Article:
A common misconception is that investing in wine will automatically provide risk diversification to your wider financial profile. Many outfits provide ready-made portfolios that fail to address a client’s investment goals and ultimately leave them suffering from opportunity cost. As we have discussed, within wine there are different levels of risk and timelines associated with types of wine. As a result each wine needs to be ranked in relation to risk and then the sum of these parts considered to provide an idea of how a wine investment will contribute to your overall investment profile.

If outright risk diversification is the goal, then a composition of wines can be created to simply shelter capital from inflation and downside risk. On the other end of the spectrum, if a client wishes to use capital to chase Alpha, a composition of wines can be created with almost no regard for risk. This broad spectrum needs to be accounted for and taken advantage of, with the only way to do that being an analysis of individual wines and an open conversation about goals with a client.

Sharpe Ratio Utilised For Portfolio Analysis and Creation

The sharpe ratio is a method developed to assess the dynamic between risk and return. It enables us to evaluate individual elements within, or across entire, portfolios. To complete the review, you must find the average return earned in excess of the risk-free rate per unit of total volatility.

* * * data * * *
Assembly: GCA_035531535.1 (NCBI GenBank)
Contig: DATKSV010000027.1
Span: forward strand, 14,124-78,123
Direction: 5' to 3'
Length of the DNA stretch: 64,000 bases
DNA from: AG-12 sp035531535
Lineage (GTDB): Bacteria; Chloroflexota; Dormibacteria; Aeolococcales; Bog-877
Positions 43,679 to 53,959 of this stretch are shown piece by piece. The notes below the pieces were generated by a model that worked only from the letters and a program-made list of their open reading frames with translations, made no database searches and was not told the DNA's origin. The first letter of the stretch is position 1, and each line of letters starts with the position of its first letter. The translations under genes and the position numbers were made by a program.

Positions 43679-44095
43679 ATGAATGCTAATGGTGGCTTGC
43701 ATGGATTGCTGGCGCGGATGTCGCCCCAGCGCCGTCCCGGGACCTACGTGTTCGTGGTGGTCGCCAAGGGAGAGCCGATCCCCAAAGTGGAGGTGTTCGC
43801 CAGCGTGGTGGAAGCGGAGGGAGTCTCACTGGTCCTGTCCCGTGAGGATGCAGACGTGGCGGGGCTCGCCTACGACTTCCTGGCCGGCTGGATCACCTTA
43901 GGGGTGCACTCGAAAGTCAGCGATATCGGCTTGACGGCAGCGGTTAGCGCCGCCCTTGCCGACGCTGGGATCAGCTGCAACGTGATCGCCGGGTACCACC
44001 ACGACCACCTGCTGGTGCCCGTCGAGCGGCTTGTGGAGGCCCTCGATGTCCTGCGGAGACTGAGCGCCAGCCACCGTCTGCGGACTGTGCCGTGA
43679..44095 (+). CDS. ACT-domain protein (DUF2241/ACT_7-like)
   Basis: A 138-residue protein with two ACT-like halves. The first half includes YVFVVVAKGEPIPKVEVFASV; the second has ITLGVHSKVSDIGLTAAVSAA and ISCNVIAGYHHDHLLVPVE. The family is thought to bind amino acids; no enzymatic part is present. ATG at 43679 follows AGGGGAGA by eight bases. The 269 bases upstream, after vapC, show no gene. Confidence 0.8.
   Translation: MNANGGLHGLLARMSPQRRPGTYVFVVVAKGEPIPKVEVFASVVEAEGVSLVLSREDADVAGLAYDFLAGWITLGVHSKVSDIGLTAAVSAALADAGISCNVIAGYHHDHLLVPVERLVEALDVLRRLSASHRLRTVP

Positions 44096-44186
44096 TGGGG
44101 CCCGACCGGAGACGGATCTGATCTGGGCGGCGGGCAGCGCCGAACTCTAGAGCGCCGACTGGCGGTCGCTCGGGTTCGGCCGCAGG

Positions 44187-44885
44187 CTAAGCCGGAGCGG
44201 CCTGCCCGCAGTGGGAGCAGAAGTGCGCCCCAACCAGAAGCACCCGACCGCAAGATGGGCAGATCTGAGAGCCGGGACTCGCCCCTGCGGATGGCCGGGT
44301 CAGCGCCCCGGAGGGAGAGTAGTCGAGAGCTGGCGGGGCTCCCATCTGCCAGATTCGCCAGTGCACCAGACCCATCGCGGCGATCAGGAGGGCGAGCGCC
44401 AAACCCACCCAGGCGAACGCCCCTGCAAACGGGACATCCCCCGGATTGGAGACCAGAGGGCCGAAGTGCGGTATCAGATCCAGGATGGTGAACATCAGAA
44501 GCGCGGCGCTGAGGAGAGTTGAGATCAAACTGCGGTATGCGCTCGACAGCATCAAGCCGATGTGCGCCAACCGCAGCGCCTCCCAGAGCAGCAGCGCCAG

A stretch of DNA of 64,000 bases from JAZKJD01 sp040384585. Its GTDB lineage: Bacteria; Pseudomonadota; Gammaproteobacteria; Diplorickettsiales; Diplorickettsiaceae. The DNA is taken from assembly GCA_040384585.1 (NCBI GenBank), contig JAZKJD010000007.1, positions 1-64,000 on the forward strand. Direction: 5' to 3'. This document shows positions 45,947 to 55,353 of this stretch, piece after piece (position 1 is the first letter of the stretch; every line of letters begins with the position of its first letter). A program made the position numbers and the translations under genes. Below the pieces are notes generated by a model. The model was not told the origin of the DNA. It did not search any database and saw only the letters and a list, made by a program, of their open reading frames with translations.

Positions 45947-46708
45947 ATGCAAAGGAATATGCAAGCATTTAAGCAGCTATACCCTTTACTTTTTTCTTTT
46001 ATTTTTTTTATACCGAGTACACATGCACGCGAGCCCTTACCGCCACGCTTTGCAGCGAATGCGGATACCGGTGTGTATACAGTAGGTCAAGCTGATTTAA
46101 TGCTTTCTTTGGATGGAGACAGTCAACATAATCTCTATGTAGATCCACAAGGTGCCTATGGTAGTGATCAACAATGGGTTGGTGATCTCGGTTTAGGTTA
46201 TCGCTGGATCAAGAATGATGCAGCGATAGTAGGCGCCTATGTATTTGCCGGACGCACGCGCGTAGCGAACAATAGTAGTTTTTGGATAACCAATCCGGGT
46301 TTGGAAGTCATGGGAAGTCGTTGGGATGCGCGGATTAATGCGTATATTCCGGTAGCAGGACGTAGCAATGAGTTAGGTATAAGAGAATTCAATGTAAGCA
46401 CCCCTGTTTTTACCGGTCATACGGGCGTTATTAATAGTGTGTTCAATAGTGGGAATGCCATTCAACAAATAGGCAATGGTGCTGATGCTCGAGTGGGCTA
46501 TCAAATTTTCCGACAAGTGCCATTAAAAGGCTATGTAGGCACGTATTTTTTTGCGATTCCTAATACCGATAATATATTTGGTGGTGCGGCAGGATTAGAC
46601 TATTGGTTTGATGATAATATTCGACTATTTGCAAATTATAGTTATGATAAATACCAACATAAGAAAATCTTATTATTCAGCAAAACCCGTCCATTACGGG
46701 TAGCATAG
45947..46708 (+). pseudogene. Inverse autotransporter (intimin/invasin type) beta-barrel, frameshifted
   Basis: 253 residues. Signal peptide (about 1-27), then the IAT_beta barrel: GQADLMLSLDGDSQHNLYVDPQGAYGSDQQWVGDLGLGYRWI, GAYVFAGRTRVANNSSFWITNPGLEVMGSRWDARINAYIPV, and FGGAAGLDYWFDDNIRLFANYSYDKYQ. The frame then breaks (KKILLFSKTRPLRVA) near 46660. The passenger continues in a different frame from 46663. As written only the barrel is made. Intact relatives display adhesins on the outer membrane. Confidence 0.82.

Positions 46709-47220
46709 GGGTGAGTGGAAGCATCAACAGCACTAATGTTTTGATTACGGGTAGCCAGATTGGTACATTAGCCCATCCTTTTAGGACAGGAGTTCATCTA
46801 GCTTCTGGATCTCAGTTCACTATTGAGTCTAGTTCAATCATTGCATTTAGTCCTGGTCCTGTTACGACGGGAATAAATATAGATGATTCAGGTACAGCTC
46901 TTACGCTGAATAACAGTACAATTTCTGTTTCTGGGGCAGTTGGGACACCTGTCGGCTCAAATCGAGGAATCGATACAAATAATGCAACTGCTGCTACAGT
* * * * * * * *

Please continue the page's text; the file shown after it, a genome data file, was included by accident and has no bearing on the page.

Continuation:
The greater the Sharpe Ratio, the better risk adjusted performance that each reviewed asset or portfolio has. A Sharpe Ratio of more than 1 indicates an excess of returns for each unit of risk undertaken.

When a truly risk averse wine portfolio is added into an investment portfolio it can more than double the overall Sharpe Ratio to over 0.8. This is true for a wide range of portfolio compositions, including any arrangement of equities, commodities, real estate, bonds or hedge funds. If we were to add in crypto investments the effect is even greater. The interesting thing is that even with a highly aggressive wine portfolio the impact on an overall sharpe ratio is still positive. A nod to the overwhelmingly secure fundamental characteristics of the asset class.

Even if fine wine as an asset class didn’t have the potential to create alpha, or an active return, the ability to balance risk alone shows it has a role to play within the modern-day investment portfolio. A good investment manager should be able to provide stability and returns.

Even if fine wine as an asset class didn’t have the potential to create alpha, or an active return, the ability to balance risk shows it has a role to play within the modern-day investment portfolio.

Sharpe Ratio and Sortino Ratio Multi Asset Comparison

(Source: Bloomberg)